Disney/ABC Hiring “Scab” Writers For Long-Running Television Show

General Hospital
General Hospital. Credit: ABC

On May 2, more than 10,000 Hollywood writers, encompassing hundreds of movies and television shows, went on strike. The Writers Guild of America — which represents the writers — had been unable to come to a contract agreement with the Alliance of Motion Picture and Television Producers (AMPTP). The strike is the first major one in Hollywood since the last writers’ strike in 2007. The 2007 strike lasted 93 days and cost the industry millions. This time, the strike has been going on for almost 90 days and is showing no signs of slowing down.

Writers Strike

Credit: Josie Huang Twitter

With many of Hollywood’s writers on the picket lines, many films and television shows have had to pause production. However, one ABC show is keeping things going by hiring “scab” writers. “Scab” writers are temporary writers who are willing to cross the picket lines and write because they are getting paid a lot of money to do it. General Hospital, which has run on ABC since 1963, will employ these writers. News of ABC’s decision was shared by General Hospital writer Shannon Peace, on her now-private Instagram page.

“Starting next week, the show will be written exclusively by scab writers, which is heartbreaking. Daytime writers face a unique conflict during strikes. We hate to see our characters and storylines handed over to ‘writers’ who cross the picket line. But we’re also keenly aware that stopping production could spell the demise of soap operas. Hoping the AMPTP does the right thing soon — not just for writers, but for the integrity of storytelling.”

General Hospital ABC

Credit: Disney

Now, you may be wondering how shows like General Hospital can keep filming since the Screen Actors Guild is also on strike. Well, the answer to that is simple. Actors on soap operas, which are considered “daytime series”, are under a Network Television Code contract. That contract typically covers soap opera actors, daytime talk shows, new programs, unscripted reality shows, and news programs.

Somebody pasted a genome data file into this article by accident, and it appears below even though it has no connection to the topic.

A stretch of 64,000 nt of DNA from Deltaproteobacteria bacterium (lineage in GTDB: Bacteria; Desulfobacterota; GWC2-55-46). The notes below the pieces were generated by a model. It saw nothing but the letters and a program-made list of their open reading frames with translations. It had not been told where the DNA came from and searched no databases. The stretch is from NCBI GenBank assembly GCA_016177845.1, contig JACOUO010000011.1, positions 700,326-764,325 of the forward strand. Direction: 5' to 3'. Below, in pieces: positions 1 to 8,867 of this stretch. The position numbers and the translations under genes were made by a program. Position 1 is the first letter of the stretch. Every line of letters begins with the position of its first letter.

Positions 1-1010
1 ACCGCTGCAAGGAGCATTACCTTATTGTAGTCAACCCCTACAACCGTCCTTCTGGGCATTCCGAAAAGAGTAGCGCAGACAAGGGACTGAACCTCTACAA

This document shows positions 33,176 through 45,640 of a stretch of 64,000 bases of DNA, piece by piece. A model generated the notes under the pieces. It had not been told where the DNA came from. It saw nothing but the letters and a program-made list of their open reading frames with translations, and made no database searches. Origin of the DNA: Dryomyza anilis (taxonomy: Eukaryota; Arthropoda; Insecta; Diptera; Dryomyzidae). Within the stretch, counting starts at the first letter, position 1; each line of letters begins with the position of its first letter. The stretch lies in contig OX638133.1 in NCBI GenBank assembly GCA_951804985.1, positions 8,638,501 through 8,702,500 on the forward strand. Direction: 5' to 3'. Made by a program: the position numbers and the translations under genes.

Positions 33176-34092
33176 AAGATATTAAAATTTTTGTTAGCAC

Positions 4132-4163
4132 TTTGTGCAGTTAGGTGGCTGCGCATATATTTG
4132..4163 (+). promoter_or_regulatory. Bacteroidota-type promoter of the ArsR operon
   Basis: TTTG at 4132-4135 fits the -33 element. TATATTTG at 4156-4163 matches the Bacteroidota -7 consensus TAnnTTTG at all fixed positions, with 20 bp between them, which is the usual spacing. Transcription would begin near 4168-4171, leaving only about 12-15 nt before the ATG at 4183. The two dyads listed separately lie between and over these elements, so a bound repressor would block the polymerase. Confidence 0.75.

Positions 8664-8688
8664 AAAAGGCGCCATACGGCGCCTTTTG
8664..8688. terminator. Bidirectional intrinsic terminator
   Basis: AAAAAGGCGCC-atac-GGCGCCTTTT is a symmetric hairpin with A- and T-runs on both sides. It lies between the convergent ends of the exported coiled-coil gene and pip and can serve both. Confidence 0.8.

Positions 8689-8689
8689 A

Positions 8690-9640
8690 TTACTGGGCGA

At the heart of the WGA strike are two key issues — streaming and the use of artificial intelligence. Streaming has drastically changed the way writers are employed. In the past, writers were employed for a season that would run around 20+ episodes and last for months. Now, many streaming shows are maybe 12 episodes, usually less. That means less time the writer is employed, which drastically cuts their pay.

General Hospital

Credit: ABC

There is also a disagreement on how residuals should work in streaming. When movies and television shows aired on cable, it was easy to keep track of how often they played. However, streamers like Disney and Netflix have not been as open with their streaming numbers. That is making it increasingly difficult for writers to know how often their show is watched and how much they should be making.

Disney Actors residuals stories are horrifying

Credit: Herman de Keyperling, Flickr

Unlike the last strike, this time, the writers are not alone. In mid-July, SAG-AFTRA announced they were going on strike as well. SAG-AFTRA is the largest actors union in the country, representing more than 160,000 actors. Streaming residuals and the use of artificial intelligence are also at the heart of the actors’ strike. The SAG strike is holding strong, just like the writers’ strike, which has shut most of Hollywood down.

About Krysten Swensen

A born and bred New England girl living the Disney life in Southern California. I love to read, to watch The Golden Girls, and love everything to do with Disney and Universal. I also love to share daily doses of Disney on my Disney Instagram @BrazzleDazzleDisney!

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